So in an effort to understand what it is that we all want to share so badly, I asked my friend…

What part of you do you want to share most?  The most widely that is.

 

Stay tuned for her answer in Part 2.

Writer’s note: I’m hiding in the mountains for a long weekend. Two parts hiking, one part grappling with how the way I choose to define “Success” will affect the decisions I make in the upcoming year. This is therefore the first in a set of 2-3 mountain posts. If posts appear nonsensical, blame it on the altitude.

Do or Dye: Blondes have more… leadership?

Ever heard of the Glass Cliff? You know, the one that Cinderella comes tumbling down after her if-the-shoe-fits approach to matrimony fails in a blur of play dates and Teflon.

Just kidding.

The Glass Cliff is a theory that picks up where the Glass Ceiling left off. It stipulates that women tend to be put in “leadership positions that are associated with an increased risk of criticism and failure,” that they are often allowed to rise to leadership roles during crisis, downturn or interim shifts.

Hi Theresa May, how’s the view from the cliff? Need some windex? I’ll get Hillary to bring it up in November.

The term came about after Professors Michelle Ryan and Alex Haslam of the University of Exeter set out to disprove the notion that women leaders cause financial collapse or failure in FTSE 100 companies. They found that, in fact, women were appointed to leadership positions as companies were already headed for failure while men rose to cushy positions in periods of stability and growth.

This obviously has a few implications:

1) To a lazy observer, it would look like women leaders are underperforming. It’s the equivalent of having to race against Michael Phelps while wearing 50 pound weights. Or, you know, racing against Michael Phelps period.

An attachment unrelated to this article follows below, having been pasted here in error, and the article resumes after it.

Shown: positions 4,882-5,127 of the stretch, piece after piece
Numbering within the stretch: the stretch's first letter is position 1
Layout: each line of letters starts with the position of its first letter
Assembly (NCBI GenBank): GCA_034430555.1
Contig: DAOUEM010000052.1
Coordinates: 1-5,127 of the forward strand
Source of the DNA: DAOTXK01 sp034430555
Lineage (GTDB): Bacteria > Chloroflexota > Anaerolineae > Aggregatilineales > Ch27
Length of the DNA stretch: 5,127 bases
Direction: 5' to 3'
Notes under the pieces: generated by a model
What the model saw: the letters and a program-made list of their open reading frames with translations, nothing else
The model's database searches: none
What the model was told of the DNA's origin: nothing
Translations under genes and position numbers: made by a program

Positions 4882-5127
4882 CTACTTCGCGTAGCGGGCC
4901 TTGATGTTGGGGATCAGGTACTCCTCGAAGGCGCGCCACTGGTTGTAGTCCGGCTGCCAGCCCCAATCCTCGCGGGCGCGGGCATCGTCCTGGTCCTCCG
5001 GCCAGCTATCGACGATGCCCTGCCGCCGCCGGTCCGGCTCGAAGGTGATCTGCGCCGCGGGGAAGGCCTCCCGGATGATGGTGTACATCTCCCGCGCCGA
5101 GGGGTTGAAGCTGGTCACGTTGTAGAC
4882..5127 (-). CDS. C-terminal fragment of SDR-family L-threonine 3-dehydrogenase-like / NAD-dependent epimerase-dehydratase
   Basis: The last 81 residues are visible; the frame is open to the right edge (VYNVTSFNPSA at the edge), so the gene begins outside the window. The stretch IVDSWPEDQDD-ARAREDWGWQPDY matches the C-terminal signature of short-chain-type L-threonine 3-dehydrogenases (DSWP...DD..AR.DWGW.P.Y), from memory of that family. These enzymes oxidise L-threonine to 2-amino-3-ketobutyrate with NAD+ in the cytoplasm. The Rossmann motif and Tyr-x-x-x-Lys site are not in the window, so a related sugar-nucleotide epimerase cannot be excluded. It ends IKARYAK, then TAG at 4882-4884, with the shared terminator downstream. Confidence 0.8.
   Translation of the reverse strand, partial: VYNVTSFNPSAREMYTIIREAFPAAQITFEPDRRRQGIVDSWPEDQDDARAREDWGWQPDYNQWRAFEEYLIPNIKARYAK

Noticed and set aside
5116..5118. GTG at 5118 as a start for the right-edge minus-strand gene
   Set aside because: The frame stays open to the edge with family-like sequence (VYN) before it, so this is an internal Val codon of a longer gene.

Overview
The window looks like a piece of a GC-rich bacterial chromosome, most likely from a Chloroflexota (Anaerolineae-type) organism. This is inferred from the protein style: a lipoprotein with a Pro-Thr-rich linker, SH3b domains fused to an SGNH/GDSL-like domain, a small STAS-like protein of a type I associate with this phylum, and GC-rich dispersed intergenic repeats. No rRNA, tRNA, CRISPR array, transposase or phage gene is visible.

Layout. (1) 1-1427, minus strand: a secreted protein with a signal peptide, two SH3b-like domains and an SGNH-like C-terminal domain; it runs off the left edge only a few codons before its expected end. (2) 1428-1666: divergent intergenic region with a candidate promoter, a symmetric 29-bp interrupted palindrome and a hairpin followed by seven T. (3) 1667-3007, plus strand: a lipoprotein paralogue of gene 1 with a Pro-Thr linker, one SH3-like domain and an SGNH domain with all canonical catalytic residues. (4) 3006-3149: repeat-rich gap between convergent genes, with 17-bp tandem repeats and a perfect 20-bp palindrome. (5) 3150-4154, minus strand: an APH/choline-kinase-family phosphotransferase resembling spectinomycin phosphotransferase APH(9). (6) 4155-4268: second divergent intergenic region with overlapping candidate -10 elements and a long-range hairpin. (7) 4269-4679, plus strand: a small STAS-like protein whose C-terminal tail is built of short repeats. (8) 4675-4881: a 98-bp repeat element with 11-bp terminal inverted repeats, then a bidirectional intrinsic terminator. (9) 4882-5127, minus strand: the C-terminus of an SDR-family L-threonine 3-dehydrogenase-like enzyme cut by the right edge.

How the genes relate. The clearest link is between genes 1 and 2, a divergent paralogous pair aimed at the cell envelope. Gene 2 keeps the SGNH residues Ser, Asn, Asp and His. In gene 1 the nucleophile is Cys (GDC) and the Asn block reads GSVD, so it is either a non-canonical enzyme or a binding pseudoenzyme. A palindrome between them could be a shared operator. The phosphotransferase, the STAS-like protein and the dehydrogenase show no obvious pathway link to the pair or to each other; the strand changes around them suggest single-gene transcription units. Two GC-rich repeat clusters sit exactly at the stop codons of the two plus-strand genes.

2) As other, especially younger, women watch their mentors slip n’ slide off the glass cliff, the resulting demotivation hinders social progress and belief in equitable systems.

3) It maintains the status quo — women in precarious leadership positions are seen as less threatening and easier targets of criticism and blame, especially with regard to their femaleness.

I want to zone in on that third point for a second. There seems to be a bit of fine print associated with the ability of women to break glass ceilings and rise to the top, at least in name. The secret ingredient is apparently relatively simple: be as non-threatening as possible. How, you ask?

Well, an article I stumbled across today has the perfect answer. And you can buy it in aisle 3 of your local grocery store. Revel in Revlon and watch your status rise. (Revlon should put me on its marketing team).

I’m just going to paste the last paragraph of the article here because I want you to experience the incredulous joy too:

Why you need to dye your very own hair.

Should really we all be battling in opposition to stereotypes like these? Of program we need to. But if they at any time go away it certainly will never be in the close to long run. And which is why wise ladies who want to be revered as leaders so typically switch into blondes, Berdahl says. “If ladies are selecting to dye their hair blonde, you will find anything strategic about the option,” she explained to HuffPo. “If the offer is female, disarming and childlike, you can get away with more assertive, impartial and masculine actions.”